Interview with Marc, First-Year Electronic Engineering Apprentice with Sensirion
Can you tell us about yourself?
My name is Marc, I'm 16, and I'm from Kaltbrunn. I started my electronic engineering apprenticeship with Sensirion this summer, as a vocational high school student. In my free time, I like to cycle, ski, game and spend time with my friends.
How did you find the transition from school to working life?
Well, I discovered that when you work, you have to get up very early. You also have to pay attention and listen carefully, because, practically everything you learn here is new and you’re not repeating anything from school.
At the same time, I find working life more exciting, because you’re learning new things every day and earning money. But the hours are longer at work, and there’s more to do.
What does a typical week look like for you?
I work on different projects every day. I often assemble circuit boards, which requires soldering work. I also use various tools to crimp cables for different connectors, and I test new simulation programs. I'm also allowed to observe new measuring devices and study how to service them. I take a lot of notes, too – for example, about how circuits are constructed and how their current, voltage and resistance are measured.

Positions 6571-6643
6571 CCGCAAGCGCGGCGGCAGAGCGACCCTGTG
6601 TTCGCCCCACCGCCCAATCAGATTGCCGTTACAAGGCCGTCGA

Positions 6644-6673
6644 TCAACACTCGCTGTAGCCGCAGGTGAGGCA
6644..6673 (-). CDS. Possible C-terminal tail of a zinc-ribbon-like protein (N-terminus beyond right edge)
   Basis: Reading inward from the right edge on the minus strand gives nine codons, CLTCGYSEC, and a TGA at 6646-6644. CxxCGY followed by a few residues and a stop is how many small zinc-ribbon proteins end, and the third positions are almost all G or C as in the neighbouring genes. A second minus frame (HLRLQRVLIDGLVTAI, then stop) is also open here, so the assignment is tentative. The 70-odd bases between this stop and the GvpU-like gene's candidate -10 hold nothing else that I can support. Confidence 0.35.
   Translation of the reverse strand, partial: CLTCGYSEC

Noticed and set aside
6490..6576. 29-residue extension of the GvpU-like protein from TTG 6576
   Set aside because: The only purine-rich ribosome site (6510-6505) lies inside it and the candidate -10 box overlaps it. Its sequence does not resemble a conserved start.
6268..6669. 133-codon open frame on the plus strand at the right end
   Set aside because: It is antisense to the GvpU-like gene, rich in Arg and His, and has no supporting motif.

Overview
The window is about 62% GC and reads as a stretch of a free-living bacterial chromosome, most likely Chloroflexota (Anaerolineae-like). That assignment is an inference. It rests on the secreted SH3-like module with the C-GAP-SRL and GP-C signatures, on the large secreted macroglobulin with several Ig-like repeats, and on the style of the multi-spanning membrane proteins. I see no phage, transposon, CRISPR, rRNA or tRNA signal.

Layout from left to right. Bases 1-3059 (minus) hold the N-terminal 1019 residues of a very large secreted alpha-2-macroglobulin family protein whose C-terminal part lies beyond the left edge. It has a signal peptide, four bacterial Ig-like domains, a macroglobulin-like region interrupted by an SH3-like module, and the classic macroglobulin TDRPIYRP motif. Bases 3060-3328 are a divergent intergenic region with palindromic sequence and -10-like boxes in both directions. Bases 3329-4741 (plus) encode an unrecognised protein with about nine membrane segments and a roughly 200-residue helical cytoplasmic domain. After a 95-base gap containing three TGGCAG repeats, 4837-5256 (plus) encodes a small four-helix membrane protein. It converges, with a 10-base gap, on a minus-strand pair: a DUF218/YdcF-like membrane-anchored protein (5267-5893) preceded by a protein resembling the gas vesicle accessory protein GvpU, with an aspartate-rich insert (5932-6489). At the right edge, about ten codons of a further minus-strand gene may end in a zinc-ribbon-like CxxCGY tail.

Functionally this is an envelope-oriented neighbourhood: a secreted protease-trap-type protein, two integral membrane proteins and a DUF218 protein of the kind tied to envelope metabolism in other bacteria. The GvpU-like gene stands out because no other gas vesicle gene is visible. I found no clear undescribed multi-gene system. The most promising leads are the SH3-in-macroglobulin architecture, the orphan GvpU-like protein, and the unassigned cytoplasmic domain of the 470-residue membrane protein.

As part of my apprenticeship, I also study complex digital elements. I learn how to use them and calculate series resistances, and I carefully note down everything new that I learn.
In a typical week, I spend two days at the Uster educational center (BZU), where I study math, English, materials technology, economics and law, hard- and software engineering, electrical engineering, chemistry, French, physics, sport and drawing. In addition, I regularly have five to six weeks of external courses, which are held in the regional training center in Au, Wädenswil.
What do you find challenging about vocational high school (BMS)?
At the BMS, we study highly complex subjects. You also have to remember the stuff from your previous school, because it's often not repeated. Basically, at the BMS, it's more about theory than practice, so I have to do lots of practical exercises (dossiers) as homework. At the BMS, you always have to be on the ball, because you need to take in a lot of stuff in a short time.
Do you have any tips for students about to embark on an apprenticeship?
1. I would advise them to always get involved and show an interest. Lack of interest is never a good thing, either in business or at school.
2. Say hi to your colleagues and fellow apprentices, and always be friendly.
3. Always be respectful and mindful of your behavior.
4. Try to find your own solutions to problems first, as a certain degree of autonomy is valued in business. But when you’ve gotten as far as you can, ask for help before you do something wrong.